When the stress of traffic in the city and the constant noise levels start to play havoc with my inner peace, the first getaway I always think of is a drive to the Cauvery Wildlife Sanctuary (CWLS). Situated at a distance of 90 kilometres from Bangalore, the drive to the sanctuary takes approximately two hours. Depart early from the city to escape morning traffic and you will be treated to scenes of farmers tending to their fields as you drive through rural landscapes and rustic villages.
As you leave Bangalore and head towards the town of Kanakapura, the altitude drops, and more so when you reach CWLS, which is at an altitude of 400 metres above MSL. Some parts of the drive do have an eerie resemblance to landscapes out of Africa – rolling plains with granite outcrops in the distance. These are vast areas of scrub jungle, home to plenty of wildlife.
The birding starts when you turn off from Kanakapura Road towards Sangama (confluence). As you drive past agricultural fields, bush-larks and shrikes can be seen perched on overhead wires. This stretch is the best place to see the endemic Large Grey Babblers as they fly noisily across the road with their ponderous tails hanging low. It isn’t uncommon to see harriers hunting over the fields and the occasional Tawny and Short-toed Eagles high in the sky. The calls of the Grey Francolin will announce their presence long before you see them.
A forest gate marks the beginning of the sanctuary, and as you approach the river, the road slopes down into a couple of sharp hairpin bends. This is an excellent place to watch birds, since the activity levels are quite high, especially early in the morning. Minivets, woodpeckers, drongos, malkohas, ioras, and if you are lucky as I was, the White-naped Tit! The CWLS is also home to numerous mammals like elephants, boars, leopards, dholes, spotted and barking deer, Honey Badger, Grizzled Giant Squirrel and the Smooth-coated Otter. There are also recent reports of tigers within the sanctuary.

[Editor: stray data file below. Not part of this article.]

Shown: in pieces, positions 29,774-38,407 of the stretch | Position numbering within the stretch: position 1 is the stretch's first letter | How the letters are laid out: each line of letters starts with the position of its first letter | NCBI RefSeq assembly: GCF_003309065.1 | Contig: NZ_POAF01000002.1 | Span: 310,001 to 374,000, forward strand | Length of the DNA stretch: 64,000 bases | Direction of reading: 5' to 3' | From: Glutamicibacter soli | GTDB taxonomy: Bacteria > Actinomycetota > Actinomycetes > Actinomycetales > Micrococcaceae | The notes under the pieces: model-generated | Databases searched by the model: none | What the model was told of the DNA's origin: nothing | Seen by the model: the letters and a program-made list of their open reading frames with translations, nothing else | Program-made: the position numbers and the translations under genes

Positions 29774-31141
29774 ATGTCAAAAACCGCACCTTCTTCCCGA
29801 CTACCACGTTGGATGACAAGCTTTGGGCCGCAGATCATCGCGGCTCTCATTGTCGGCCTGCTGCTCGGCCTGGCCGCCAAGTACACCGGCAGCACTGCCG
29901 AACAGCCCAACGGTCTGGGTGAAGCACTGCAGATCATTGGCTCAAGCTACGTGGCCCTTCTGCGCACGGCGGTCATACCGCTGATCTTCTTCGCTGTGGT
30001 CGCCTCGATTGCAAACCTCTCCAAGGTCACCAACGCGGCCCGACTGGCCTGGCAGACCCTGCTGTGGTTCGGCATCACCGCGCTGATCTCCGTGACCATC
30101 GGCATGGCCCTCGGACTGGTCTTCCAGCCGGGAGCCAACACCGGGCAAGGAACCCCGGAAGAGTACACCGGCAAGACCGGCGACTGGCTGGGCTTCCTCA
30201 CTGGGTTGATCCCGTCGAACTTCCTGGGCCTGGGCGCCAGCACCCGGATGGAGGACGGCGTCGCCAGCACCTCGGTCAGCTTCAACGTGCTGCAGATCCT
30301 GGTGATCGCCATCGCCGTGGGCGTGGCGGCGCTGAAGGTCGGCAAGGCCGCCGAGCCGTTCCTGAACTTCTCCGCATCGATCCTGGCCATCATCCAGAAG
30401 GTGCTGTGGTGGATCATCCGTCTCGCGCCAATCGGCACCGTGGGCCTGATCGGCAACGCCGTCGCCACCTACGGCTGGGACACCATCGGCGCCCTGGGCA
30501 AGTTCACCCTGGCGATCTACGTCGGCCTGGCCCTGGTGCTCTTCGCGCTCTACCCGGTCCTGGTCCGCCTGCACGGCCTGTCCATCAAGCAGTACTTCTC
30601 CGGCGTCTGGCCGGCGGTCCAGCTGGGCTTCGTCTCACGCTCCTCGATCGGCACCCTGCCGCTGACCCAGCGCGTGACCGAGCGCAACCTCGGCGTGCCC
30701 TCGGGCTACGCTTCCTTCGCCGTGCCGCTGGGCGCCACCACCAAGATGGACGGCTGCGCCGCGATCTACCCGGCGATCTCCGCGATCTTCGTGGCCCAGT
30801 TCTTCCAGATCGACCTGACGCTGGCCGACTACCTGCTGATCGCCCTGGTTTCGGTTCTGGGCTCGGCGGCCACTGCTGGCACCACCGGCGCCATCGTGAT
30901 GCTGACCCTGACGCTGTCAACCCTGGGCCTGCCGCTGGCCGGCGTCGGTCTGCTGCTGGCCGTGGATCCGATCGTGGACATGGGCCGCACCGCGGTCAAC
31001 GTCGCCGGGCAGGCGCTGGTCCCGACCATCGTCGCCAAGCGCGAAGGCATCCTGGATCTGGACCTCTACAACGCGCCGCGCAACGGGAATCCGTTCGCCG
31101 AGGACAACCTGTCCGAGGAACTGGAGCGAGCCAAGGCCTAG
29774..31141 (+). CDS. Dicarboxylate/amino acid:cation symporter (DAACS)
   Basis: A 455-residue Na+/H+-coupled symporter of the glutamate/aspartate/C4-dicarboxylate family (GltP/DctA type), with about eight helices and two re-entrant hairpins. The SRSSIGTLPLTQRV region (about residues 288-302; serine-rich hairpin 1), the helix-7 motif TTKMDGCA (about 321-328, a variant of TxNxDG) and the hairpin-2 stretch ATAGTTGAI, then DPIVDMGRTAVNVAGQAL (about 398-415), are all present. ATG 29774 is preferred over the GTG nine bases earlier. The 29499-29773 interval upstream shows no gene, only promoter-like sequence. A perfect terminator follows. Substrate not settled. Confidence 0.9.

You will eventually get to the river at Sangama, where the river Arkavathi joins the Cauvery and flows towards Mekedatu and the Tamil Nadu border. An island at the Sangama is home to a nesting colony of cormorants and many other water birds. Expect to see pied, common, white-breasted and stork-billed kingfishers here. Little Pratincoles are usually seen on the far bank or flying over the water with the River Terns. The Lesser Fish Eagle and the Osprey can sometimes be seen flying across the river. Spotted Deer and elephants are occasionally seen coming in to drink water at the other end of the river at dusk.
The confluence of the rivers is considered holy and is normally quite crowded with tourists, especially on weekends. They bathe in the river and then cross the Arkavathy River in coracles to visit the narrow, 10 metre wide gorge at Mekedatu, which is downstream of the confluence. Mekedatu means, ‘goats leap’ in Kannada. In ancient folklore, it is said that a goat being chased by a tiger leapt across the gorge in a desperate attempt to save itself, while the tiger did not dare follow. Some herdsmen witnessed this and thereafter, the gorge was named Mekedatu. The river, which is more than 150 metres wide at the confluence, flows through the narrow gorge at Mekedatu. The low altitude and the hot rocks make for some very warm weather towards the middle of the day. The habitat also reflects the higher temperatures, with most of the jungle being scrub except for along the river, where the trees are much taller and provide welcome shade and cooler temperatures.
Nestled deep inside the CWLS is the Galibore Nature Camp, which was earlier the premier destination for Mahseer anglers from all over. The river Cauvery that flows through the CWLS is home to some of the largest Mahseer in the world. However, since the area of the sanctuary was increased a few years ago, sport fishing is no longer permitted within the forest limits.
The Cauvery Wildlife Sanctuary is one of my favourite birding destinations with its varied habitats and easy access from Bangalore. The roads are good and the ride to Sangama and back from Bangalore is very popular with bikers. The KSTDC restaurant at Sangama is the only option for food if you aren’t staying at the Galibore Nature Camp. Entry into the forest is prohibited and it is best to stay on the road considering that the sanctuary is home to plenty of elephants.